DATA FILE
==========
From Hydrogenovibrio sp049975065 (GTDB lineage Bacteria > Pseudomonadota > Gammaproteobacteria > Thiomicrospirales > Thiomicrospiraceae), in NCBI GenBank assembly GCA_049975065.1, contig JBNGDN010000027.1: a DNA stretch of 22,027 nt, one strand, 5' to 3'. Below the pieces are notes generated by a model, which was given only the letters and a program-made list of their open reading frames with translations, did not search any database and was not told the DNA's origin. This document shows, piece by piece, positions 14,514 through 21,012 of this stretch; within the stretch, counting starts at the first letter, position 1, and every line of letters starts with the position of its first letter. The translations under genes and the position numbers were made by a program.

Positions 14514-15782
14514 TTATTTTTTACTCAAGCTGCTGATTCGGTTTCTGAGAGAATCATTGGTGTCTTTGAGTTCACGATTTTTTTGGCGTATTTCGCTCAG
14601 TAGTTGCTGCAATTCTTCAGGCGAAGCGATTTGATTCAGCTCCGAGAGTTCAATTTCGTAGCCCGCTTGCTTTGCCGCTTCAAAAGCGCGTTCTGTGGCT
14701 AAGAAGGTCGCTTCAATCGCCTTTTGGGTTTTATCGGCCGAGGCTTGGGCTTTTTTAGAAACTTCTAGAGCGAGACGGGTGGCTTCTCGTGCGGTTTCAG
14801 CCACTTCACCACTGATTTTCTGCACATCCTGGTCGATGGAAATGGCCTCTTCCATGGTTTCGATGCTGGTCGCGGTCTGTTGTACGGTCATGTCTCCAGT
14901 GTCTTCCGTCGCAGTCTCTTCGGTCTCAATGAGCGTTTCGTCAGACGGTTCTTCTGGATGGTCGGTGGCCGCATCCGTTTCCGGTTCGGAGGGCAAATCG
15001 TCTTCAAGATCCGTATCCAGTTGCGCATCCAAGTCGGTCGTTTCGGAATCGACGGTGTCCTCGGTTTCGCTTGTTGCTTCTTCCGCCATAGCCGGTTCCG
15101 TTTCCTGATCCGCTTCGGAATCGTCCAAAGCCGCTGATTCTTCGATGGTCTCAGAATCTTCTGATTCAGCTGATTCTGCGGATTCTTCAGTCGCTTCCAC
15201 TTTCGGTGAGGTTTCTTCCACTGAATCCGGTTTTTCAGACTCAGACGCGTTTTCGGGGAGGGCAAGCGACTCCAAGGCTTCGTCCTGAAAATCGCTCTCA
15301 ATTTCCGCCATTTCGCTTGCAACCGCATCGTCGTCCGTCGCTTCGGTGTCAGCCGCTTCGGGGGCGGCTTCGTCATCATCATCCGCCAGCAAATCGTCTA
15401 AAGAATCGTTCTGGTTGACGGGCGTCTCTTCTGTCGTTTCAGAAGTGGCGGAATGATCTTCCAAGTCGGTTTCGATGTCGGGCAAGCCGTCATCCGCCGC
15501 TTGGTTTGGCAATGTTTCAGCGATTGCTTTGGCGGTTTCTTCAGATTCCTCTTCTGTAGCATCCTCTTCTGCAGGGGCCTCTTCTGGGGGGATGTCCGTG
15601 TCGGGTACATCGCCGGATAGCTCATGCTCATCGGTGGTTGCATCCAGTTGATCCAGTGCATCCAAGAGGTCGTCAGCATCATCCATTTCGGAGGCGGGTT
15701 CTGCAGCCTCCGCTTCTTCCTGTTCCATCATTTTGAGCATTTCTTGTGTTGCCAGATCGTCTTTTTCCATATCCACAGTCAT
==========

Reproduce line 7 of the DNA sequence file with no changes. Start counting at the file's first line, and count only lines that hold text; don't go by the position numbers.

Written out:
14901 GTCTTCCGTCGCAGTCTCTTCGGTCTCAATGAGCGTTTCGTCAGACGGTTCTTCTGGATGGTCGGTGGCCGCATCCGTTTCCGGTTCGGAGGGCAAATCG